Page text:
Watertown city police Sgt. Suzanne M. Chartrand said the city department began carrying Narcan in 2016. “2017 was the highest that we’ve seen in our use of Narcan,” Sgt. Chartrand said. “In 2018, we did see a slight decrease but not a lot. As far as this year goes, we’re about the same numbers as we were last year at this time.”

Often, city police are called when one dose of Narcan doesn’t work to revive someone.

“It all depends on what they’ve taken and how much,” Sgt. Chartrand said. “Some of these mixtures are just insane. The stuff is getting stronger and stronger, so you have to use more Narcan. It doesn’t matter how much Narcan we use. It’s not going to hurt the subject at all.”

Mr. Jennings agreed that Narcan is preventing deaths, but also credited another major factor — the establishment of the Anchor Recovery Center of Northern New York.

“Otherwise, we may have seen little to no change or things may have gotten worse, and indeed, that has been the case in other U.S. communities,” he said.

AN ANCHOR IN THE COMMUNITY

The Anchor Recovery Center of NNY opened its doors in Watertown’s Marcy Building in 2017. Operated by Pivot Prevention Services, it offers a safe, supportive environment for people in all stages of recovery as well as their family members. Mr. Jennings called it a “great de-stigmatizer.”

“We meet people where they are at, not that the rest of the community doesn’t,” said Anchor director Wanda Holtz. “But they don’t have to give me all their baggage.”

“Prior to Anchor, there wasn’t an appropriate place to show up, if you were having opiate use disorder and get to where you needed to be,” Mr. Jennings said. “The emergency department isn’t the appropriate place and as a hospital inpatient isn’t the appropriate place.”

“Jail isn’t the appropriate place,” Mrs. Seefried-Brown added.

Treatment at Anchor could include intense months-long treatment at a facility or as an in-patient at one. In 2018, Anchor assisted 28 individuals in that regard, said Ms. Holtz. Those numbers are similar for this year so far.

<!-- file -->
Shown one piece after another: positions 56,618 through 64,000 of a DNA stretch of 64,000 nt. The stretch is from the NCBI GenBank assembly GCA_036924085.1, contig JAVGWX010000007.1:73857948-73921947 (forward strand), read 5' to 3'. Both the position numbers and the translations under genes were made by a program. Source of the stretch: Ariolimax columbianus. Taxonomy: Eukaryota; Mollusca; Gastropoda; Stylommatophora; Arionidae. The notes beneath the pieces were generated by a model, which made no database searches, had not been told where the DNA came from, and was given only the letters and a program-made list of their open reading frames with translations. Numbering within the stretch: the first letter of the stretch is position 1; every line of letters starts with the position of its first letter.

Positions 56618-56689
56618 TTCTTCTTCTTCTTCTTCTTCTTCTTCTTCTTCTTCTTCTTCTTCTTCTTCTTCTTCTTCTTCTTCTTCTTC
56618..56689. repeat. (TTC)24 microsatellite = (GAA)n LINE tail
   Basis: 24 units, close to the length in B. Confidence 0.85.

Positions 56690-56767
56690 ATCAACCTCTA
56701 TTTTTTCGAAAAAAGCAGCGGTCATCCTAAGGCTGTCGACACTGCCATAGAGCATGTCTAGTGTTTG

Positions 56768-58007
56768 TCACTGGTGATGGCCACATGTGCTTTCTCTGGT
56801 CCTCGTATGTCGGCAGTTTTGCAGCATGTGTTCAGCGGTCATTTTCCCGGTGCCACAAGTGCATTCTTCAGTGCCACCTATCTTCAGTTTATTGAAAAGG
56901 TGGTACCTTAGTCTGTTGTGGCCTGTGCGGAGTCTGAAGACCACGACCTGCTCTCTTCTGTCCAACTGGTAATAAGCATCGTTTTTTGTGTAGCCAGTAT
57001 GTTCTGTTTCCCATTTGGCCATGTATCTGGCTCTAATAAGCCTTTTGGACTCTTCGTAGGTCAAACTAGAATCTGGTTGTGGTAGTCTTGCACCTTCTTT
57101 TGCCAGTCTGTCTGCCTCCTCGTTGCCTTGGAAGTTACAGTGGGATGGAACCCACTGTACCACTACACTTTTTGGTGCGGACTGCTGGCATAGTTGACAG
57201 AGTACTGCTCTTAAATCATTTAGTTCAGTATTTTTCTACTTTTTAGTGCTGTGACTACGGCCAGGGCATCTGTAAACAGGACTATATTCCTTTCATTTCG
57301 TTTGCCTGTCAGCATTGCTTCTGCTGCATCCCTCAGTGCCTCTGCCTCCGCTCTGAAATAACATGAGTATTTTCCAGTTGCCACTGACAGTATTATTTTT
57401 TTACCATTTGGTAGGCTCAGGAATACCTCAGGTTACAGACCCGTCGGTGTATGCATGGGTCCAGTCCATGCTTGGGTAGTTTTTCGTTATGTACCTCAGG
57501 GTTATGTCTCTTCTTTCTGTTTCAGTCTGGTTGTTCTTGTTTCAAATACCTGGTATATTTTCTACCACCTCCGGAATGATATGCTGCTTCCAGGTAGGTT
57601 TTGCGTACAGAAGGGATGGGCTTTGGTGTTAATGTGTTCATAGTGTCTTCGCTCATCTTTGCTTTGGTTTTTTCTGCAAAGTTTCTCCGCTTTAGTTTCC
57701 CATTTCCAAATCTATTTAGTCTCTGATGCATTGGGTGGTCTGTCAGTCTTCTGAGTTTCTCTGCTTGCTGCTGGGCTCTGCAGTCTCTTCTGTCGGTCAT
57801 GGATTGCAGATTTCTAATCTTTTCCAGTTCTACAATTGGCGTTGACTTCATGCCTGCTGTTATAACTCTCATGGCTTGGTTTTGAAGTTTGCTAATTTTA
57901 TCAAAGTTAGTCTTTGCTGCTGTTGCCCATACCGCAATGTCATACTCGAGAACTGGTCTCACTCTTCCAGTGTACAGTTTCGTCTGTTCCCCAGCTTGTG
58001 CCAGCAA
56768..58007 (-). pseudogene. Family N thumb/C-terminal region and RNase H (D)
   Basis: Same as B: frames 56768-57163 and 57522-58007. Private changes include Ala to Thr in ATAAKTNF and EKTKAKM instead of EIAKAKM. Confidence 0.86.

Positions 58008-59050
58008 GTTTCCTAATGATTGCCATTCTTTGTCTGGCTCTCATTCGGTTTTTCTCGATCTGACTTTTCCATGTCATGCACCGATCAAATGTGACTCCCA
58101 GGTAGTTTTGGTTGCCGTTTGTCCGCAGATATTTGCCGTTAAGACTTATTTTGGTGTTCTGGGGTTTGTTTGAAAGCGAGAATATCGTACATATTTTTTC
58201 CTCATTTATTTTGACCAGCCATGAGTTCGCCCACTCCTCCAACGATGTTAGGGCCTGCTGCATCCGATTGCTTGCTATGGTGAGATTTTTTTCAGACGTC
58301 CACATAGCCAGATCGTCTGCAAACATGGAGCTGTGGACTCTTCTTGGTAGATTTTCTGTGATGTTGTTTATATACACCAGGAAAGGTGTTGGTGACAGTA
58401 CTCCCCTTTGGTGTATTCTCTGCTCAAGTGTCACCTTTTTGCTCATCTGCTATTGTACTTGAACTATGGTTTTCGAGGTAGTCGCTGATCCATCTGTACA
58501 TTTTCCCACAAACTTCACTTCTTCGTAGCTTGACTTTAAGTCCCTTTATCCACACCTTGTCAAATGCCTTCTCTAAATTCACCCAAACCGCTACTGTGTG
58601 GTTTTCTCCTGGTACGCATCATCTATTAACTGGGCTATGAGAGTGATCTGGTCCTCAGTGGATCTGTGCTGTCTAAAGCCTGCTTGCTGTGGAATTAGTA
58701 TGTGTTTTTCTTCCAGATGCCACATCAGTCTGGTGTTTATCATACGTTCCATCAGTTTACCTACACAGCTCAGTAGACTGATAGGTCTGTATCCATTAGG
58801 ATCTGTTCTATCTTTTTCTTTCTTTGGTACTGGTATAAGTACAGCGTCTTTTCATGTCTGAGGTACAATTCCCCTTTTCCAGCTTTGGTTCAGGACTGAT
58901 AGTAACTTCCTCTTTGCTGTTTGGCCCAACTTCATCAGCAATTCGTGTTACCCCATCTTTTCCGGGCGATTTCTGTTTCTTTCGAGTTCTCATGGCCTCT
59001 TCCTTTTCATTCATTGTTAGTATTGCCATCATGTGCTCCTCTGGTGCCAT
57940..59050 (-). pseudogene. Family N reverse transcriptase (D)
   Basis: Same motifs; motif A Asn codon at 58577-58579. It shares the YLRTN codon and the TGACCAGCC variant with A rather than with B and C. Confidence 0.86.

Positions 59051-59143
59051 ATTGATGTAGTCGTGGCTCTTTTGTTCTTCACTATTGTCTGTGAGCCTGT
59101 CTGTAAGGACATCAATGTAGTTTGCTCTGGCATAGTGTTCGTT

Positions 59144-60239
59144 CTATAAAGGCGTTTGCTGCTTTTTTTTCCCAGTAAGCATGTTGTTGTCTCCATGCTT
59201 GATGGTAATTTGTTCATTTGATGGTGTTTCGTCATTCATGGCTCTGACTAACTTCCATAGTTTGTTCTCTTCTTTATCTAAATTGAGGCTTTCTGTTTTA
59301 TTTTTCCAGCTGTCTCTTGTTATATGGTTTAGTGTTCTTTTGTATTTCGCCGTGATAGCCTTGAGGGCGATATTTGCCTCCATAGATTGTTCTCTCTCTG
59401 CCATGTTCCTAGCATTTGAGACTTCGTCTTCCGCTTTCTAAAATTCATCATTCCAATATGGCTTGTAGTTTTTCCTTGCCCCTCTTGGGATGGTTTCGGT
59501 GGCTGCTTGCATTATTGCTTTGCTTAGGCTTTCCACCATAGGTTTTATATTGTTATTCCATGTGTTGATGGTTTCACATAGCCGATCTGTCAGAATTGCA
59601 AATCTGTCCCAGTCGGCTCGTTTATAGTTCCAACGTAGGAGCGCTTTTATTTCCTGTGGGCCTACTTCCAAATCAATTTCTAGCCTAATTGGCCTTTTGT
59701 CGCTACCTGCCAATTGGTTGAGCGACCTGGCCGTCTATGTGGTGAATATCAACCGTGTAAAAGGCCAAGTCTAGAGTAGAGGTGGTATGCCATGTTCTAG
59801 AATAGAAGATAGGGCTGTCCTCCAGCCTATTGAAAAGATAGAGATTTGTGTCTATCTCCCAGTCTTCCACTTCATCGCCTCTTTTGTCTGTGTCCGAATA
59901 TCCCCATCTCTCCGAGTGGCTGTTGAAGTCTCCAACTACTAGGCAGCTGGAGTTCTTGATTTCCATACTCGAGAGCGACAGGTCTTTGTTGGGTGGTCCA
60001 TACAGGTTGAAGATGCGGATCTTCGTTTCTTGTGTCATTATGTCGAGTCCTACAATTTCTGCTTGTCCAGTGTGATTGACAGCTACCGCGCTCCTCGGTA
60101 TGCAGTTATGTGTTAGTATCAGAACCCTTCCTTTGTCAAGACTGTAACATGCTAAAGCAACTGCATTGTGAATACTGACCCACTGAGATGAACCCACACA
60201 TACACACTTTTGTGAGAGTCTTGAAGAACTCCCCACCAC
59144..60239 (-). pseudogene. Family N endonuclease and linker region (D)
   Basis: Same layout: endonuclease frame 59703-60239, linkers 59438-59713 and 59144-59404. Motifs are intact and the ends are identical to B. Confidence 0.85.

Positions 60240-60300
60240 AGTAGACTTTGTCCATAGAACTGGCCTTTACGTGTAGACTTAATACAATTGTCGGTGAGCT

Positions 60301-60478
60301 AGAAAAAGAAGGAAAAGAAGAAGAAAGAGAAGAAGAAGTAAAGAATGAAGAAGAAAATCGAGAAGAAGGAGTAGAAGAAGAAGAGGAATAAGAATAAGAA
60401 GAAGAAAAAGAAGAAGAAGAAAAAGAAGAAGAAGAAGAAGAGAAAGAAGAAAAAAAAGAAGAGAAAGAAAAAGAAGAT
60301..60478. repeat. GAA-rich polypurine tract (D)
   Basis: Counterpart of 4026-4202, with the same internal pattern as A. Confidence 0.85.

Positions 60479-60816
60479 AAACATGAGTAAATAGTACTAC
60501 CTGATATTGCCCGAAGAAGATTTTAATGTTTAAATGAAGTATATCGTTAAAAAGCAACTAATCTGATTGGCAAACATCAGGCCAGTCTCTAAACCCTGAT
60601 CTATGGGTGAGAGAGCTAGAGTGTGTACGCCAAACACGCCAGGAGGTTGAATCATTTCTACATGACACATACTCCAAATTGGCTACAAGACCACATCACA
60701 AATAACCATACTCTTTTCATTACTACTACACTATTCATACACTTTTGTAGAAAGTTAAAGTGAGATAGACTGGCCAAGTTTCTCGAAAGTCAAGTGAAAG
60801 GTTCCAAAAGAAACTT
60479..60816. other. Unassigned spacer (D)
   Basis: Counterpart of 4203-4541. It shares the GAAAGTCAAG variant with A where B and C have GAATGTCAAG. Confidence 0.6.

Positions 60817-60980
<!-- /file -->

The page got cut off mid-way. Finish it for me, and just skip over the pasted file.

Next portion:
“What happens is those folks come in and say, ‘I have to get out of here or I’m going to die,” Ms. Holtz said. “That’s usually the way it works. Or, ‘My life is so out of control, that I have to get out of here.’ It’s the desperation they have. It’s kind of nice for us to be able to say, ‘We can’t fix it, but here’s the tools.”

Anchor doesn’t do the referral for the individuals seeking help.

“They do it on their own,” Ms. Holtz said. “It’s almost like a self-referral. They call whatever facility. We help facilitate, but they do it on their own, which kind of gives them an empowerment of taking back some control.”

The substances the individuals seek to defeat can vary, Ms. Holtz said.

“Right now, we’re seeing a rise in meth (methamphetamine) in this area,” she said. “People have said it’s easy to make, easy to consume and it gets you hooked.”

Illegal “crystal meth” labs are constantly keeping local law enforcement officials busy. Its creation is especially dangerous because of the toxic, explosive nature of chemicals used to make it. McClatchy reported this week that U.S. officials say half of American methamphetamine users suffer from opioid use disorder.

No judging

But be it a meth or alcohol issue, Ms. Holtz said Anchor doesn’t define or judge people at the center by a diagnosis.

“If you came here, I’m not going to stop you at the door and ask you, ‘What are you doing here? What are you needing? I’m going to say, ‘Hey, my friend — how are you?’”

At the center, which has four staffers, people have a range of options that include group meetings to meeting with a volunteer recovery coach. There is cognitive behavioral therapy, defined by the Mayo Clinic as, “helping you become aware of inaccurate or negative thinking so you can view challenging situations more clearly and respond to them in a more effective way.”

Activities include a drumming circle and painting classes.

“Sometimes people need to get out of their own heads,” Ms. Holtz said. “Their addiction, substance abuse disorder, has taken over their bodies and minds. People come in just for a cup of coffee. Some people come in and go for a walk with the rest of us on Friday afternoons for self-care.”